[Histonet] formalin pigment

Paul Bradbury histology.bc <@t> shaw.ca
Mon Jan 9 10:10:37 CST 2006

The situation you are decribing, with old solutions of formaldehyde, 
long storage times ususally associated with morgue specimens, is a 
classical formalin pigment-producing scenario.

To confirm that the pigment is formalin pigment (correctly known as acid 
formol hematin) just examine  a section containing the pigment using a 
polarized light microscope. Formalin pigment is birefringent and will 
appear bright on a dark background. No other common pigments are 
birefringent. Also if it tends to be more concentrated in areas where 
there are numerous red blood cells, in blood vessels, in spleen, etc., 
you can be pretty sure you are dealing with formalin pigment.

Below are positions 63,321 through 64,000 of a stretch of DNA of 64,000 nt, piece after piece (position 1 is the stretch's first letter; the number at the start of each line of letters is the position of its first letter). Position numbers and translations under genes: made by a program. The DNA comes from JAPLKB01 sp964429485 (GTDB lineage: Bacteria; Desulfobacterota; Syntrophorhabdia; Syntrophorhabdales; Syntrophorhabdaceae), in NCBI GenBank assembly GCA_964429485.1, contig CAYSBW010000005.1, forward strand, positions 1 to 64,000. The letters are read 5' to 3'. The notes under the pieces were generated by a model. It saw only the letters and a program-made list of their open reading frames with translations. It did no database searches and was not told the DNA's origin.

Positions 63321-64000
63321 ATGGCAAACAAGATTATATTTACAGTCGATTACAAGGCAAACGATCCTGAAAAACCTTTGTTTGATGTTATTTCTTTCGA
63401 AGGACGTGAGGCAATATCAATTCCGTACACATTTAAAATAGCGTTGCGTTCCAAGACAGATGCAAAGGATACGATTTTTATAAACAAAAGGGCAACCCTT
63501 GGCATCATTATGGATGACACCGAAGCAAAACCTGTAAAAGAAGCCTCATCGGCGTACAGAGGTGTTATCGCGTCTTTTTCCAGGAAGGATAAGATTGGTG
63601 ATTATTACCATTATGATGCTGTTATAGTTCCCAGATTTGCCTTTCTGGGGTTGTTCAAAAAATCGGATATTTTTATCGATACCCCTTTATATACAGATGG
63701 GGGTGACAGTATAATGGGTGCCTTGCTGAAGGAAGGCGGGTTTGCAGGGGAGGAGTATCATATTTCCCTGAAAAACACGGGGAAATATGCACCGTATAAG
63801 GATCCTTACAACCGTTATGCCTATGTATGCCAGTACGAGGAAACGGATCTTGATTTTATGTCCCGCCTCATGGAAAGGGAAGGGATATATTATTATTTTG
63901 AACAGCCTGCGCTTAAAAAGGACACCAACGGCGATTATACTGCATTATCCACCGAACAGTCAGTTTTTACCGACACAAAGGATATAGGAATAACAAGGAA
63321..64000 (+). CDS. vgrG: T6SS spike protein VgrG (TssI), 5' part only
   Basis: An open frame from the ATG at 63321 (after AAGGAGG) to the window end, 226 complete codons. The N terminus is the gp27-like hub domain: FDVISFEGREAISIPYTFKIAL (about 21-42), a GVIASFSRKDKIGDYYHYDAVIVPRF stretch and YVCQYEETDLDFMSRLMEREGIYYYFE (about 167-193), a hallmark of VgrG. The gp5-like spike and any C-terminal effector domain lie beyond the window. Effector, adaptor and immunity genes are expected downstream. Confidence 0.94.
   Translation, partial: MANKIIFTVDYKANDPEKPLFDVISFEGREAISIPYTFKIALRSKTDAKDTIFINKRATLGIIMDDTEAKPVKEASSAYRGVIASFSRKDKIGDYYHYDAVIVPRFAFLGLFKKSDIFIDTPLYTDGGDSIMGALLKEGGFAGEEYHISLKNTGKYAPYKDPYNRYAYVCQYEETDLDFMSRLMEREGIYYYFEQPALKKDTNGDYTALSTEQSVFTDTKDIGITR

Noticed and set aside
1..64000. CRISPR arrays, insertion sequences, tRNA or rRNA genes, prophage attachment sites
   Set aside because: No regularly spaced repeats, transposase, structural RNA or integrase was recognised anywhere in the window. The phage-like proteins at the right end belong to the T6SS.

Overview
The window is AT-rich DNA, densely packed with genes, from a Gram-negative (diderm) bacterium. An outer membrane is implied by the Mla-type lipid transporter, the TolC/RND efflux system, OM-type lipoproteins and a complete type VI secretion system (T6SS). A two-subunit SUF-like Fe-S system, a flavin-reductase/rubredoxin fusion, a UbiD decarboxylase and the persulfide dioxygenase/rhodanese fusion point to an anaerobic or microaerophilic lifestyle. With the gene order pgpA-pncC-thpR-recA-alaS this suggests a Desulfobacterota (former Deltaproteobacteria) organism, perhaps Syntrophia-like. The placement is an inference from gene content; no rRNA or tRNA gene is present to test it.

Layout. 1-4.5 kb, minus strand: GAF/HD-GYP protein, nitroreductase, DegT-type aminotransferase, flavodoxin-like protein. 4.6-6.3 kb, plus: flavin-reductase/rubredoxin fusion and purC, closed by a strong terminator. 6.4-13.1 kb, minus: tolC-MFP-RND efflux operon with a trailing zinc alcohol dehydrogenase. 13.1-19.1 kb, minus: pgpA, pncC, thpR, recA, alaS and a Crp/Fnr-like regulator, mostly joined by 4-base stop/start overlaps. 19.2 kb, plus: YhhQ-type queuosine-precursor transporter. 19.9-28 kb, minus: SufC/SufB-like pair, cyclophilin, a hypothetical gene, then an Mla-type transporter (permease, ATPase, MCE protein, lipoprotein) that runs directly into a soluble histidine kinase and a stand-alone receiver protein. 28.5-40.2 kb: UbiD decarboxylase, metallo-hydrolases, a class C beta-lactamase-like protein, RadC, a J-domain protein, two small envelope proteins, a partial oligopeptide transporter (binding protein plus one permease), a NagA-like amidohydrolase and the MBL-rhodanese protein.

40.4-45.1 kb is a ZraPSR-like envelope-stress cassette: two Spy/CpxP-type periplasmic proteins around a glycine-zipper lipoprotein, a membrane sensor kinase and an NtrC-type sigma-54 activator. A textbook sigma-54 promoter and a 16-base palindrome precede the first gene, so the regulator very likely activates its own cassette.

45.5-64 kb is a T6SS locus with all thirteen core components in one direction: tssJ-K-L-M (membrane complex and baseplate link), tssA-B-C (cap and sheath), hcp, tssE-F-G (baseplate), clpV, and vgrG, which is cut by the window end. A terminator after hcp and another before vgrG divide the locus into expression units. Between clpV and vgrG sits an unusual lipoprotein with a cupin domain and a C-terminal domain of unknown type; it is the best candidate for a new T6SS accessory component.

To get rid of the pigment from the sections, treat the de-waxed sections 
with saturated alcoholic picric acid for about 30 minutes, then wash the 
sections very well to remove the yellow staining, then stain as usual.

Paul Bradbury
Kamloops, BC, Canada


>hi histonette, I am having problems with formalin pigments, I am sure it is because of the out dated Formaldehyde that the moruge is using. Can any one help me prove this 
>  what test can i use? Is the paper pH ok to prove this. I need help with this one
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